Nechama Rivlin, the 73-year-old wife of Israel’s 10th President Reuven Rivlin, has undergone a lung transplant following a serious decline in her condition due to chronic pulmonary fibrosis. She received the lung from a 19-year-old young man, Yair Yehezkel Halbali, who drowned in Eilat.
Her condition is said to be stable at the Rabin Medical Center-Beilinson Campus in Petah Tikva near Tel Aviv. Her husband and children are with her. After the operation, she was put under anesthesia and ventilated until she becomes stronger and is able to breathe on her own.
Lung transplantation is a life-saving transplant that allows patients with end-stage lung disease to return to normal life without dependence on external oxygen supply. The complex operation took several hours and was performed by Prof. Dan Aravot, director of the cardiothoracic surgery department who was assisted by her personal physician, Prof. Mordechai Kremer, director of the hospital’s lung institute.
She had been waiting for some time for a lung; in recent months, her condition seriously declined. Since moving to Beit Hanassi (the President’s House) in June 2014, Nechama has been seen almost always wearing oxygen tubes connected to her nose from a portable oxygen-producing tank.
Pulmonary fibrosis occurs when lung tissue becomes damaged and scarred, making it progressively difficult to breathe and causing chronic shortness of breath. Rivlin has said it was a genetic condition, but added that her years of smoking in the past only made it worse.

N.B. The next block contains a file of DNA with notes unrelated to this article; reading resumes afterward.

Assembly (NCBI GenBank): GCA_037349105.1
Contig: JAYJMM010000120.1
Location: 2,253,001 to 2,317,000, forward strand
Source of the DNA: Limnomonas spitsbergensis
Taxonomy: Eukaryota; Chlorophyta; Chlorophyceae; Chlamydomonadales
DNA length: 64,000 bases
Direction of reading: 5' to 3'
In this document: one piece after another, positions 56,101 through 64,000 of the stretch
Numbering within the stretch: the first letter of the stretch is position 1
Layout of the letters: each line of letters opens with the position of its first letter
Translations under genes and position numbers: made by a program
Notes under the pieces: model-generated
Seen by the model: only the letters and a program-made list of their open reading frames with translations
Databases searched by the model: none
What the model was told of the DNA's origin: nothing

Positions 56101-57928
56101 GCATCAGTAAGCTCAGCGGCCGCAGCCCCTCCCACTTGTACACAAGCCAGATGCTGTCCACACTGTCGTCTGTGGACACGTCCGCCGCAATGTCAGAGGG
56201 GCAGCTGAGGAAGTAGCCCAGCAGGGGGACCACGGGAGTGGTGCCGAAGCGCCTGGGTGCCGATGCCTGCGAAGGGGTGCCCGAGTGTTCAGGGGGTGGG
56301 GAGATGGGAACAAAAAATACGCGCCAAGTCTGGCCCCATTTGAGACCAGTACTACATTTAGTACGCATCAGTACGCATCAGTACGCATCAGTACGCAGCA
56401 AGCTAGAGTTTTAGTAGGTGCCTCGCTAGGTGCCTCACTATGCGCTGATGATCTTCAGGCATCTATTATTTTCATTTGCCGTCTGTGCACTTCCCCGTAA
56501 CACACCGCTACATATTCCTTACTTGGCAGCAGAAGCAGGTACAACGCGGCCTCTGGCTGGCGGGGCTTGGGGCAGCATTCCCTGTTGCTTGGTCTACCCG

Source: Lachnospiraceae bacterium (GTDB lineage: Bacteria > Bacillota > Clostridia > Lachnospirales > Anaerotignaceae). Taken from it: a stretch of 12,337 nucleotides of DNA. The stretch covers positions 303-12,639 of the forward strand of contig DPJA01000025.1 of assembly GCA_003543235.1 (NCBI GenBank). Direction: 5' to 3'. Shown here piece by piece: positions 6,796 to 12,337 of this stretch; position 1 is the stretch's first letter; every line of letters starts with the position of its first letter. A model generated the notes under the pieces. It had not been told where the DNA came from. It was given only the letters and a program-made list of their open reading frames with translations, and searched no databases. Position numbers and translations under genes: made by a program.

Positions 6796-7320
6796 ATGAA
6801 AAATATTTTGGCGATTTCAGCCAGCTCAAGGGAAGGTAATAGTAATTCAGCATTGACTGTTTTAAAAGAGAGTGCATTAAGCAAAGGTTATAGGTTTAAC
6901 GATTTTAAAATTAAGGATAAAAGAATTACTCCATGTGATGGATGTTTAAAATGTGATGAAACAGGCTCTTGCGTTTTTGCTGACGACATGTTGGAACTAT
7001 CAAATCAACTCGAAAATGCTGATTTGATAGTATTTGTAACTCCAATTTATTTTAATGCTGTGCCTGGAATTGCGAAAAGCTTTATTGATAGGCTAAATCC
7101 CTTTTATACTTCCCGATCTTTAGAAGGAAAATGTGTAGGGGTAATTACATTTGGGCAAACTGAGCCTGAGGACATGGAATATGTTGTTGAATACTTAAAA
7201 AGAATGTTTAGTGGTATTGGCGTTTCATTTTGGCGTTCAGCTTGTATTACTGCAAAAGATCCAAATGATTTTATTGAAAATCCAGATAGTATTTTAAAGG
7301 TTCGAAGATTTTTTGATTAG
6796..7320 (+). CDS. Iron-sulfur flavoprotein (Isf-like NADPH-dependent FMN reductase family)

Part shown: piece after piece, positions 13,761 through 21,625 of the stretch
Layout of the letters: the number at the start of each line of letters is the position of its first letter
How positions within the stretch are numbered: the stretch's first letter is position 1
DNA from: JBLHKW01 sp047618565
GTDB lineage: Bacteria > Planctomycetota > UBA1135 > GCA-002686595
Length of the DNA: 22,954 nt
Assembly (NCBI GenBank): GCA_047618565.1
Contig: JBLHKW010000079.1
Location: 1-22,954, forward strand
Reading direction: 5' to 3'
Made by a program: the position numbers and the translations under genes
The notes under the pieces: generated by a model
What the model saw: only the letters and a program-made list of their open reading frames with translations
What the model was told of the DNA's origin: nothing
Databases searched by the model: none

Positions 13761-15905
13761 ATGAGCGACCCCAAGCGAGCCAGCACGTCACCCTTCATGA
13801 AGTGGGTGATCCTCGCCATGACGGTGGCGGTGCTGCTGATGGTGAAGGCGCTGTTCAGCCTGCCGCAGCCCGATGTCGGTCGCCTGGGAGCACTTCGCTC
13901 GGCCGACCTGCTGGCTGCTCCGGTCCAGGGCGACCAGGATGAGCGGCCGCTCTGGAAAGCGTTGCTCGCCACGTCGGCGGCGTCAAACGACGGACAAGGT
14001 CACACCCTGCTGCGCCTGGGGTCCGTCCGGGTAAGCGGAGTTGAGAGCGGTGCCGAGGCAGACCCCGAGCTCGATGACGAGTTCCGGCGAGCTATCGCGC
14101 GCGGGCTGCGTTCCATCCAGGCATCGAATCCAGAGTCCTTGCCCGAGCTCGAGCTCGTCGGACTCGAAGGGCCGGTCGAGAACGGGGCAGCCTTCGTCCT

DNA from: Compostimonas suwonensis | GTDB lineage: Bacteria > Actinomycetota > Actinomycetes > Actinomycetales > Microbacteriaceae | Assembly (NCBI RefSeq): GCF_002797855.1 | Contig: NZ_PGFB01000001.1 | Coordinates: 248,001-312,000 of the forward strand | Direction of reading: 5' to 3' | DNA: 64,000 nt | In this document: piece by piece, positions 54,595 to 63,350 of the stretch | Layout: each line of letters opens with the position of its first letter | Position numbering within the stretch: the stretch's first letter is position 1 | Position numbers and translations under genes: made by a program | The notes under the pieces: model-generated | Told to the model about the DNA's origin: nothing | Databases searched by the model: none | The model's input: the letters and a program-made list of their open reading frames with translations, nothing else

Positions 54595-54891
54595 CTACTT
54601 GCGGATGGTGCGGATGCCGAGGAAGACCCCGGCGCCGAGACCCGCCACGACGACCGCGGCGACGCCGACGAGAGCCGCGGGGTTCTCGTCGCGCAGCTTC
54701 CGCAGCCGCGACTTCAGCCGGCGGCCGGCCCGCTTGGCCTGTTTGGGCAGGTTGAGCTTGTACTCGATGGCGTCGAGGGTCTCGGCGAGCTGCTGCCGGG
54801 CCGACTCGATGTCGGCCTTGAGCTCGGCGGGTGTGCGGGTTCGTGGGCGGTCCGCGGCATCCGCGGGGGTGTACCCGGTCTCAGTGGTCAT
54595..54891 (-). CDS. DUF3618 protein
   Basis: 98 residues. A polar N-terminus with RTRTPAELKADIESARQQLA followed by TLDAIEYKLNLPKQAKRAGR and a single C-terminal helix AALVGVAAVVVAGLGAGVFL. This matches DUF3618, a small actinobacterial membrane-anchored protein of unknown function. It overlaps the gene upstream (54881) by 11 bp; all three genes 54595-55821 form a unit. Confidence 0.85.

The scarring can be caused by numerous factors, but in most cases, doctors can’t pinpoint what’s causing the problem. The lung damage can’t be fixed, but medications and therapies can sometimes help ease symptoms and improve quality of life.
After the operation, President Rivlin thanked “the dedicated medical staff at the Rabin Medical Center for their professional and warm treatment all along the way.”
Kramer said that after discharge from the hospital, lung-transplant recipients must regularly take drugs to prevent rejection by the body of the organ. Otherwise, they can usually return to a normal routine. After the recovery period, almost all patients return to full functioning, with good endurance and can return to work and full exercise.
Twenty years ago, life expectancy after such surgery was about five years on average, but today, it has lengthened by 10 to 15 more years in patients who take care of medication, regular follow-up and physical activity.
Aravot added that lung transplants involve a single lung, two lungs or a heart and a lung, depending on the disease that required the transplant. The Rabin Medical Center is the only hospital in Israel to perform lung transplants and has so far performed over 700 of them. Its success rate is 80% to 90%.
The implant itself is a complex operation performed after fully opening the chest, said Aravot. First, the blood vessels that connect the diseased lung/s to the heart and airways are cut off so as to remove the diseased organ/s from the patient’s body. Next, the lung is transplanted from the donor into the patient’s chest by connecting the bronchial arteries, arteries and veins of the donor’s lung to those of the patient. Surgery can take between four and 12 hours.
Rivlin was born on Moshav Herut that her parents helped to establish. Her mother, who had immigrated from the Ukraine, was widowed when Rivlin was a a child. She graduated from the Hebrew University in botany and zoology, where she worked as a researcher and later studied art history. She met and married Reuven Rivlin. They have three children – Rivka, Anat, and Ran – and several grandchildren. She is known to the public as being a very modest person, waiting on lines like anyone else and dressing simply.
As Israel’s First Lady she has paid much attention to environmental issues and created a community garden and a recycling system at Beit Hanassi. She has accompanied her husband on his presidential travels around the world despite her illness.
Source: Israel in the News